LONDON The calmer mood that has prevailed in financial markets this week continued Thursday, though the upcoming end to the half-year may prompt some volatility in trading.
Markets have had a better week after suffering big losses and swings earlier in the month, and that was helped by figures showing the, instead of the previous estimate of 2.4 percent.
The Fed has indicated that it is inclined to start reducing the financial assets it buys in the markets later this year -- so-called tapering -- and possibly end the stimulus next year. But with economic growth still sub-par, analysts said the central bank may have to wait for a little longer. That is positive for stocks as investors have become conditioned to the extra liquidity the stimulus has provided markets over the past few years.
"The market welcomed yesterday's downward revision given the implication that it should mean that the Fed decides not to taper too quickly," said Jane Foley, an analyst at Rabobank International.
"A measure of calm has descended on the markets over the past session or so, though it is likely that investors will remain jittery in the coming weeks," she added.
In Europe, the FTSE 100 index of leading British shares was up 0.4 percent at 6,191 while Germany's DAX rose 0.1 percent to 7,952. The CAC-40 was also 0.1 percent higher at 3,730.
Wall Street was poised for a solid opening following a run of positive sessions -- Dow futures were 0.2 percent higher while the broader S&P 500 futures rose 0.3 percent.
Given that the markets continue to be focused on the Fed's policies, weekly jobless claims figures and pending home sales data later in the day are likely to garner attention.
Also, trading may increasingly be driven by calendar effects as some investors look to make their portfolios look better for the end of the half-year. Even after the volatility over the past few weeks, stocks have had a pretty strong first half to the year.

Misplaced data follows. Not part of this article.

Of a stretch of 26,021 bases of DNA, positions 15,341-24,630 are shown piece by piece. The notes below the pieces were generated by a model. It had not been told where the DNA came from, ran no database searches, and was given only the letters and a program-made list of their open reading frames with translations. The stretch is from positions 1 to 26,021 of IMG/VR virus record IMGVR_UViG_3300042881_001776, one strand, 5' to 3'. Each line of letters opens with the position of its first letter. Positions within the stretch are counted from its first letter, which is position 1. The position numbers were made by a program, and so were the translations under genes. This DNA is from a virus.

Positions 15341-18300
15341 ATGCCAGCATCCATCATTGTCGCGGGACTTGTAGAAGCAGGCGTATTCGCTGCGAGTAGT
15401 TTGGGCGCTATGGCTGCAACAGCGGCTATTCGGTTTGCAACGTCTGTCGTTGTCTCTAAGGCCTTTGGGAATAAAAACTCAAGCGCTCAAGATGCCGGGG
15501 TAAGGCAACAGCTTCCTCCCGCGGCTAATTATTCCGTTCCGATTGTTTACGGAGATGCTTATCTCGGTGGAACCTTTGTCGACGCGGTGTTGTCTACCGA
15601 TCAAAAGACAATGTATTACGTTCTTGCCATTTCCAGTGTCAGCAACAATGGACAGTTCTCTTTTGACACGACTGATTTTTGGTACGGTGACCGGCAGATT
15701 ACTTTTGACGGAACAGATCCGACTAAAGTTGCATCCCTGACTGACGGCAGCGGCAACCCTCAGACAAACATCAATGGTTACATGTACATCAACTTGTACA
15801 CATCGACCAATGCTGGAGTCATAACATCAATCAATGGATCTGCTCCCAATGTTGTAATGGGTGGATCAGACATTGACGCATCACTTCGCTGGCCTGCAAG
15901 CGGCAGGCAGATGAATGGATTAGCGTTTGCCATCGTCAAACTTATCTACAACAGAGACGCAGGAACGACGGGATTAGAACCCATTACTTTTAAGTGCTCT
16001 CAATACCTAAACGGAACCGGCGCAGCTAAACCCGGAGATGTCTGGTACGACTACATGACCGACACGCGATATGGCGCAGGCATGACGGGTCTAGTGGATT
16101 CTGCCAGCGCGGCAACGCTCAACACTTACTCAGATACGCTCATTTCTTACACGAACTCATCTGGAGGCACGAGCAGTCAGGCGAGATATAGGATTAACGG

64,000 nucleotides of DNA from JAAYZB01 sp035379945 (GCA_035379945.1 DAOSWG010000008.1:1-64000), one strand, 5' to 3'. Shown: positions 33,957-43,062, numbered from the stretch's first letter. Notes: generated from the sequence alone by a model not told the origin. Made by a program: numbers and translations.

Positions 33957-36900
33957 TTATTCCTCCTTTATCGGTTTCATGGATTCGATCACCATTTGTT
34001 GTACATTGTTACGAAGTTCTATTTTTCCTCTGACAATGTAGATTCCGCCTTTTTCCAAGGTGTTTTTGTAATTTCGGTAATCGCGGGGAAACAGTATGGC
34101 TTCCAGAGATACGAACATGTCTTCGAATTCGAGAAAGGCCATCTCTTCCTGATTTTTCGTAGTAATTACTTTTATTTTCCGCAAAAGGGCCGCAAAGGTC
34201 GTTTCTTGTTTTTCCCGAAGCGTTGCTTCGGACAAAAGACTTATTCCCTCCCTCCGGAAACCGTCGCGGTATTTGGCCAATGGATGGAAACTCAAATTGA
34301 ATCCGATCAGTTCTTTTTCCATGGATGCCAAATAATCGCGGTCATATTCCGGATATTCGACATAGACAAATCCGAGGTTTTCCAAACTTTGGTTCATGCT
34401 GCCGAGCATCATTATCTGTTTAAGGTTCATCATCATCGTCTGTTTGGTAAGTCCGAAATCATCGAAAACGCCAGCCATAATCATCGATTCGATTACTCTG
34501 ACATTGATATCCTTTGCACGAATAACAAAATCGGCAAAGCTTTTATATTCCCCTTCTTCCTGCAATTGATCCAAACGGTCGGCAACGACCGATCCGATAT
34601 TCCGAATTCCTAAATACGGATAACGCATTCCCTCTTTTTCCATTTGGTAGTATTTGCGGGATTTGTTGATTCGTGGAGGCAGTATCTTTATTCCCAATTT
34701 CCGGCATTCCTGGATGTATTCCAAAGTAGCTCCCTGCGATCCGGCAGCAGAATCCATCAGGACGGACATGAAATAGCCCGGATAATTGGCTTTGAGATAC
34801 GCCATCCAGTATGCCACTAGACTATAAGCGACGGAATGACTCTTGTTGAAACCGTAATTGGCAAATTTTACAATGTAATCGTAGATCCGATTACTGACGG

"Traders may also be inclined to start undertaking a degree of position keeping in the near term -- tomorrow marks the end of the month, quarter and mid-point of the year," said Fawad Razaqzada, market strategist at GFT Markets.
Earlier in Asia, markets were also buoyed as interbank lending rates in China continued to ease after a pledge earlier in the week by authorities to shore up banks facing cash shortfalls.
The central bank had allowed rates that banks pay to borrow from each other to soar last week, part of an attempt by Beijing to clamp down on massive credit in the informal lending industry.
Fears of a credit crisis in the world's second-biggest economy had contributed to a rout in global markets that ended when policymakers in China softened their stance with the promise to provide "liquidity support" if needed.
Japan's Nikkei 225 jumped 3 percent to close at 13,213.55 and Hong Kong's Hang Seng gained 0.5 percent to 20,440.08. South Korea's Kospi surged 2.9 percent to 1,834.70. Australia's S&P/ASX 200 added 1.7 percent to 4,811.30, a day after Julia Gillard was ousted as Prime Minister to be replaced by Kevin Rudd.
"He will be the person who will try to rescue Labour's election campaign, three months before Australians head to the polls, a move that appears to have received the approval of the markets," said Craig Erlam, market analyst at Alpari.
Trading in the currency markets was steady, with the euro flat at $1.3017 and the dollar 0.4 percent higher at 98.14 yen.
In the commodity markets, the mood was also calmer, notably with regard to gold, which slumped Wednesday to a near three-year low. It was down only 40 cents at $1,229 an ounce. Oil prices were steady too, with the benchmark New York rate up 35 cents at $95.85 a barrel.